ELEMENT 1: OBTAIN INFORMATION RELEVANT TO BUSINESS ISSUES
1. What are the key information requirements that should be looked at when gathering information?
The key information requirements are:
Information purpose: examine purpose which end user requires given information. The purpose is assisting when we have to determine the type of information that we need to provide. Scope: who requires information? Determining the scope of required information will allow us to determine the amount of data we need to obtain and amount of processing that is required. Form: determine most suitable form of information (visually, orally, written) Presentation: form of presentation, handouts and level of presentation Resources available: amount of data and information that is required to present I simply affected by the resources we have available
2. What are the three major resource constraints that may be placed by budgets? Briefly explain each constraint. Scope:
The scope has to be set how wide the information is going to be – depending on the coverage of the topics. When defining the scope of the information required it will allow you to set the amount of data we need to gain and the amount of processing that might be required. Time:
The time depends on the project – the wider it is the more time it takes to work through the resources. The money that we get to finish this project also affects this. So when the budget is not that high, we won’t be able to spend much time for it. Expertise:
The expertise is affected by the money we have. A hired specialist for a project cost money and if the budget is not enough for someone to assist us we need to research and study the topic to help ourselves. The disadvantage of not having an expert is that it could affect the results, as it might not be that accurate without having the 100% knowledge about it.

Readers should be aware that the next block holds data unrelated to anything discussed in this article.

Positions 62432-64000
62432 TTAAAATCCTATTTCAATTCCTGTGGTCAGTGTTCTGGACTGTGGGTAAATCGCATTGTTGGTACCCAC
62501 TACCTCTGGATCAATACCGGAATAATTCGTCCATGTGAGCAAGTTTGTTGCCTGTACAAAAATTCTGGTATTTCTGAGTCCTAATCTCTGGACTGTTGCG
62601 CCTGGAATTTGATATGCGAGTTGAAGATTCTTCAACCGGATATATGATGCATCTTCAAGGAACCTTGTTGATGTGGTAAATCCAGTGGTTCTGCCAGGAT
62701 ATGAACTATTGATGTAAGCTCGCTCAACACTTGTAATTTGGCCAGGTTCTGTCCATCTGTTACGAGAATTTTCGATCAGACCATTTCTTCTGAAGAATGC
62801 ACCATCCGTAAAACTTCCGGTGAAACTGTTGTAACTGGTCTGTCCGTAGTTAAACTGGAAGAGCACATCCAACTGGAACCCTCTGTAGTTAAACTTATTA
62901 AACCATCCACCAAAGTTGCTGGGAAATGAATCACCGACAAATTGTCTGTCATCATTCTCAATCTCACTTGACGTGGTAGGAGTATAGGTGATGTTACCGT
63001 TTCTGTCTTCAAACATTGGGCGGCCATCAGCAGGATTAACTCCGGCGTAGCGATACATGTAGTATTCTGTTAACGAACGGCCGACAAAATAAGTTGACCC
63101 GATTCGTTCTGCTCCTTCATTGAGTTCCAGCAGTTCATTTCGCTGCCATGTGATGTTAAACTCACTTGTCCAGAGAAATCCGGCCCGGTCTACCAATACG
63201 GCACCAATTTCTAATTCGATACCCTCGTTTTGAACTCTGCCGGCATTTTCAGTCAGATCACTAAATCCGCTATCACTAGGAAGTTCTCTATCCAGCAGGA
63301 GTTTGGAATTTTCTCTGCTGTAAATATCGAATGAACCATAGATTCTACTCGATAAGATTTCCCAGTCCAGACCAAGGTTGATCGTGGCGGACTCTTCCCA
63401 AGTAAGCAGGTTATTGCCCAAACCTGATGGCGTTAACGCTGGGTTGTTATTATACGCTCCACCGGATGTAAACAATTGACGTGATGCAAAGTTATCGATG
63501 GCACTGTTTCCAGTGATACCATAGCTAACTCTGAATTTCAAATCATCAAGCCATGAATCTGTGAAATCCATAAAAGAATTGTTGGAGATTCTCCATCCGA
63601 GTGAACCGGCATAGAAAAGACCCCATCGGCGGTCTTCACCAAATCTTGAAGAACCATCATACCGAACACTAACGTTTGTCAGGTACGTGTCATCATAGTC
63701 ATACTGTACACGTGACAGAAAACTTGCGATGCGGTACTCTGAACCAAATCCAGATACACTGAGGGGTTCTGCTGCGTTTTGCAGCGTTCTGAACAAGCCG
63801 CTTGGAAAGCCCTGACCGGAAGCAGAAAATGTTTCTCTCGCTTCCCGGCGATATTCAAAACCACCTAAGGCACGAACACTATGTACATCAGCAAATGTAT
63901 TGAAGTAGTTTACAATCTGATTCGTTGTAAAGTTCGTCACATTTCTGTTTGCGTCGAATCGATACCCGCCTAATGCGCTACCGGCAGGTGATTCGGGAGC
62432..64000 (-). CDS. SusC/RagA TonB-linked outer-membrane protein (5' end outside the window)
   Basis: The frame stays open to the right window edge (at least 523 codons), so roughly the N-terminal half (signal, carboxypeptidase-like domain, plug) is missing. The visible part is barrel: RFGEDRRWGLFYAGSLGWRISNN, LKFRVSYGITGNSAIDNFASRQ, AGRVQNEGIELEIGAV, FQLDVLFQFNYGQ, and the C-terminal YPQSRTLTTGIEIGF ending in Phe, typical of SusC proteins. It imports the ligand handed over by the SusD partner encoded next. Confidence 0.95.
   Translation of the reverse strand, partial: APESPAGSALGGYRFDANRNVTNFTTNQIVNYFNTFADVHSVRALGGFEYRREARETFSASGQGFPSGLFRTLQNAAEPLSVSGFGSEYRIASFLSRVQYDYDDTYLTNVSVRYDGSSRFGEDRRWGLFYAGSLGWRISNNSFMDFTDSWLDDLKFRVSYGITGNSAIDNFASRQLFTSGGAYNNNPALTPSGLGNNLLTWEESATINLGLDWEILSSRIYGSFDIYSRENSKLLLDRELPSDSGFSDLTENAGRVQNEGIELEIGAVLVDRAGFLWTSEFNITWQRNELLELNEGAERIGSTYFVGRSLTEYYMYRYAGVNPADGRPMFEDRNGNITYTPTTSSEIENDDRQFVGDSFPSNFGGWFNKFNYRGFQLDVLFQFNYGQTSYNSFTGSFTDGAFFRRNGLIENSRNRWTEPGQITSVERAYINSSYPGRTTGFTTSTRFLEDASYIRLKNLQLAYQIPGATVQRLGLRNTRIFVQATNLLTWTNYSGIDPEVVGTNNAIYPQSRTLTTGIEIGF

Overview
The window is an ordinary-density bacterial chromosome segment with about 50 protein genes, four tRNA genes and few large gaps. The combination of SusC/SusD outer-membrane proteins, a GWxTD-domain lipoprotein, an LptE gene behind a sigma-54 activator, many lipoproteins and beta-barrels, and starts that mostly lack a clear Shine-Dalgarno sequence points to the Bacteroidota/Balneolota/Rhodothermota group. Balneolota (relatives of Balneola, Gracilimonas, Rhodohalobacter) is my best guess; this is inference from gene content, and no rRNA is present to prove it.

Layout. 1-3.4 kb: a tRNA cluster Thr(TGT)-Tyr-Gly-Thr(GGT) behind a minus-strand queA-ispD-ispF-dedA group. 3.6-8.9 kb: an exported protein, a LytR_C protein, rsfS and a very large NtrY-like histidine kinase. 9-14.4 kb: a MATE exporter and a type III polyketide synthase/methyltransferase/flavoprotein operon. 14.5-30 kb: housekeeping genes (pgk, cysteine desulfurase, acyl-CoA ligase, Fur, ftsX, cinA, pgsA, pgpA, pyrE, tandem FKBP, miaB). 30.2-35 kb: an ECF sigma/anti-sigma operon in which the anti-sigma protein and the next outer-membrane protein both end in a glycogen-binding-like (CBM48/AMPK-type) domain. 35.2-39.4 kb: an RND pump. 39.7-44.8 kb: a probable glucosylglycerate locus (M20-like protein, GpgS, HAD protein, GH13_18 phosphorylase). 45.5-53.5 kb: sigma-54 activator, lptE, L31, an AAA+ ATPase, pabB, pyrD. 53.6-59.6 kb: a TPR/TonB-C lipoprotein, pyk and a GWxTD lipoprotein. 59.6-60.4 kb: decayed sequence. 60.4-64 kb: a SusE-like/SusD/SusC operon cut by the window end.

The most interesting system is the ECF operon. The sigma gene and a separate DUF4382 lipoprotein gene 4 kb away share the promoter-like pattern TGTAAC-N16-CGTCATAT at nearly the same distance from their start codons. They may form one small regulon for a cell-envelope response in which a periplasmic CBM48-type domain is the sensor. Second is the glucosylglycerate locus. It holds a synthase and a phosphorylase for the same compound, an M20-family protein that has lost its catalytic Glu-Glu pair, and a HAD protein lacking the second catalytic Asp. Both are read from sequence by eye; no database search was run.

3. Information for management decision-making comes from two different sources. What are they? Explain each source.
Information for management decision-making can come from either internal or external sources. Internal sources are giving us information, which was obtained within an organisation by our employees and the relative database management systems. External sources come from outside an organisation that can be statistical information centres, industries, government, suppliers or general organisations. Those sources can have disadvantages though as they could slightly differ from the specific information we are looking for.
4. Name two disadvantages of internal sources.
When using internal data from our accounting and management information systems, it can have disadvantages: The first disadvantage is that when we are using that gathered information is, that the systems are made to satisfy many different information needs – so this means the data can be too rigid and may be inappropriate for the decision we have to make. The second disadvantage is that we could have a problem in regards to accuracy. For example sales reps can be exaggerate wit their activities. So this leads to a problem when we have to analyse the data.
5. Name a few questions that should be considered when deciding if the information for decision-making is relevant? Who? (Applies to the agency that is collecting the data for us. Will their work be honest?) Why? (Why was a particular piece of data collected? This reveals the intentions and motives behind information being created) How? (How did we do the research? What methods were used?)
What? (It is important to determine whether the information gathered is difficult to use or inadequate for our needs)
ELEMENT 2: ANALYSE INFORMATION AND KNOWLEDGE
6. Name FIVE forms of reporting information and briefly explain each form. Statistical information: generated by using statistical computerised applications such as SPSS. In most cases the result is put in numbers or a table (or chart, graph). Graphical information: giving a...
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